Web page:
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How does Win8 keep CPU cooler?

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#16 Fillado



  • Joined: 12-July 05

Posted 13 July 2013 - 10:14

uh, I just tried 4 programs, none of them say the clock speeds went down.  


You might highly doubt that moving from Win7 to Win8 would change temperatures, but you'd be wrong.  Someone else here already confirmed it.  The hardware configuration is the exact same.  My idle temperatures are incredibly consistent, and do not vary by more than 5 degrees over an entire year.  My Win7 idle temp was 39-40*C, every day, for the past 3 months.  Then one day, I installed Windows 8, and my idle temp was 33-34*C, on the very same day that Win7 measured 39-40*C, using the same measuring softwares (I used SpeedFan and OHM on both OSes), which both report that they are getting the data from the same internal sensor ID (IT8720F-1).  


So the only explanations I can think of is that either A) my Win7 install had more CPU usage when idle (very possible, I had a ton of programs installed, but I checked CPU usage often and I would try to eliminate programs that used CPU in the background) than my Win8 install did.  Since I am running the same set of programs on Win8 that I was on Win7, I have to believe that the Windows 8 kernel itself is less CPU-intensive.  This would make sense, since they designed it to be run on battery-powered mobile devices.


or B) the CPU clock speed is being decreased when IDLE, but it isn't being accurately measured by any of the 4 programs I've tried.  Even though they all report the CPU clock speed in real-time, and I can see the minor variations in 100's of kHz in clock speed, so I know that they aren't just a static snapshot of a CPU clock speed in the past.


Well in the new Performance tab of the Windows 8 task manager select CPU and it should be the most accurate thing possible for showing you the current speed. I'd also suggest updating your BIOS as manufacturers will have pushed updates after Windows 8 came out.

#17 Newinko



  • Tech Issues Solved: 1
  • Joined: 27-March 05

Posted 13 July 2013 - 10:46

A processor can be cooler under Windows 8 than under Windows 7 when idle because the system has better idle hygiene than Windows 7, meaning it transitions to idle faster and stays there longer; therefore modern x86 processors such as Intel Cores can go into deeper sleep quicker.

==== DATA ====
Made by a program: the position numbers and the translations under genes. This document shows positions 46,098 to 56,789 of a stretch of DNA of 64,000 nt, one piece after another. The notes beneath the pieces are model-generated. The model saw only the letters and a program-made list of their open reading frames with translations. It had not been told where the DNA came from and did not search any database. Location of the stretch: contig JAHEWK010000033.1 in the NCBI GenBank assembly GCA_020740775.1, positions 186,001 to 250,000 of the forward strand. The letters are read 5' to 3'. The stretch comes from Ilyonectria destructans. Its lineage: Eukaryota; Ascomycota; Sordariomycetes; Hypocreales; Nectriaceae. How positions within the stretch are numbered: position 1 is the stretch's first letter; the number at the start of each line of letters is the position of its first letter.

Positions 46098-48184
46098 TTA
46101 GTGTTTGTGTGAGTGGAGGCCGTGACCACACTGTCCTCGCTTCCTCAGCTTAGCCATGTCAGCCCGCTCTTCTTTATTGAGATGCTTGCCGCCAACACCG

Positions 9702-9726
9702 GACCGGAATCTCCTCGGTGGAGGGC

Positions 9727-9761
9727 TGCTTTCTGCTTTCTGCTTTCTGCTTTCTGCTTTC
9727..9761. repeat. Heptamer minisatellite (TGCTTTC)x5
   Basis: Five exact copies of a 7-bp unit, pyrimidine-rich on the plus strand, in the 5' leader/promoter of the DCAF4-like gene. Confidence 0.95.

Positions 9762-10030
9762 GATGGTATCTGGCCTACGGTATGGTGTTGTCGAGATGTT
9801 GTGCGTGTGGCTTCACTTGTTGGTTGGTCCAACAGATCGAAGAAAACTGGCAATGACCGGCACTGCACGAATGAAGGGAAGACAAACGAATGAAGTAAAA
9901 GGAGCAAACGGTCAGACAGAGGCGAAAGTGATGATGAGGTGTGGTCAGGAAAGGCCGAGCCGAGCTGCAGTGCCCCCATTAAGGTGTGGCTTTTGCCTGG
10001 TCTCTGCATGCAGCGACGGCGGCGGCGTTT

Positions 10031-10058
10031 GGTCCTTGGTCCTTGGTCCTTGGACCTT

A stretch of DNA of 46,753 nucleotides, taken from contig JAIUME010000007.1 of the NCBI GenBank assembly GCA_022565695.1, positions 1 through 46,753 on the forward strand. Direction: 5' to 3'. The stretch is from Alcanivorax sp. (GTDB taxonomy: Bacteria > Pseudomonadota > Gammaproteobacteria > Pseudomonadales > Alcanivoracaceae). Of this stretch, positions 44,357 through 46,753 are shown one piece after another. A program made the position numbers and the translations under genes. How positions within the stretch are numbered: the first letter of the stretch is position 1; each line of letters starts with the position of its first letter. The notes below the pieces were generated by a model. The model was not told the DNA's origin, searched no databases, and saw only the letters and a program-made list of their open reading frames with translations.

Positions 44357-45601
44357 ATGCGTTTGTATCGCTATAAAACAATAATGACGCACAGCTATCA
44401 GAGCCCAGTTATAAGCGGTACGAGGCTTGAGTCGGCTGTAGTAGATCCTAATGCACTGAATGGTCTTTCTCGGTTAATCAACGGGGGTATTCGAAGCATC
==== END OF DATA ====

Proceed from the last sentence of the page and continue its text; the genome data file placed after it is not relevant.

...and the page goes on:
Microsoft made a graph demonstrating Windows 7's vs Windows 8's idle hygiene here:


#18 CJ33



  • Joined: 03-February 03

Posted 13 July 2013 - 18:09

If there's a virus lowering my CPU temp, then that's a damn awesome virus.


or if there is a virus raising your CPU temp on your other setup, then thats damn not awesome

#19 OP moeburn


    tracer bullet

  • Joined: 10-March 04
  • Location: Toronto, Ontario

Posted 22 July 2013 - 00:24

Well it definitely was NOT because of Windows 8 lowering the CPU clock.  I found the ultimate CPU clock monitoring tool: TMonitor - it monitors all core's individual CPU clocks, 20 times per second, and displays them on a graph.  The reason the "minimum processor state" wasn't in the advanced power options dialog, was because AMD Cool 'n' Quiet was turned off in the bios.  Windows simply could not have been, and was not lowering the CPU clocks.  As soon as I turned CnQ on, the "minimum processor" setting was back, and my CPU clocks flew all over the place in TMonitor.  And my idle CPU temp reached 29°c.  That's just 5 degrees above room temp!  Windows 8 just does less in the background when the cpu is idle, because Windows 8 now assumes you are on a battery instead of a desktop pc.  I like it, either way.

#20 vcfan


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Posted 22 July 2013 - 00:38

yep,windows 8 definitely gives you better thermal profiles because its built for this,and low power devices.. like others have mentioned, it idles better, handle hardware devices suspension better, has a new interrupt system,and further optimizations and tweaks to the inner workings of the kernel.

#21 OP moeburn


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  • Joined: 10-March 04
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Posted 22 July 2013 - 00:44

I'm now questioning the effectiveness of AMD Cool 'n' Quiet, though.  I'm running a VNC viewer, which takes a steady 20% of the cpu, according to Task Manager.  Despite that, according to TMonitor, my clocks are still being lowered by CoolnQuiet to 50%.  But my CPU is not running any cooler, or quieter.  SpeedFan still had to raise the fan speed to the usual 60%, because the cpu is still running at 45°c, like it did with CnQ off.  

#22 SharpGreen


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Posted 22 July 2013 - 01:02

Windows 8 groups things that would otherwise wake the CPU (such as timer events and the like), together and runs them in batches instead of just whenever they occur like Windows 7. This allows the CPU to enter its various sleep states more often and stay there longer resulting in cooler operation and less wasted power.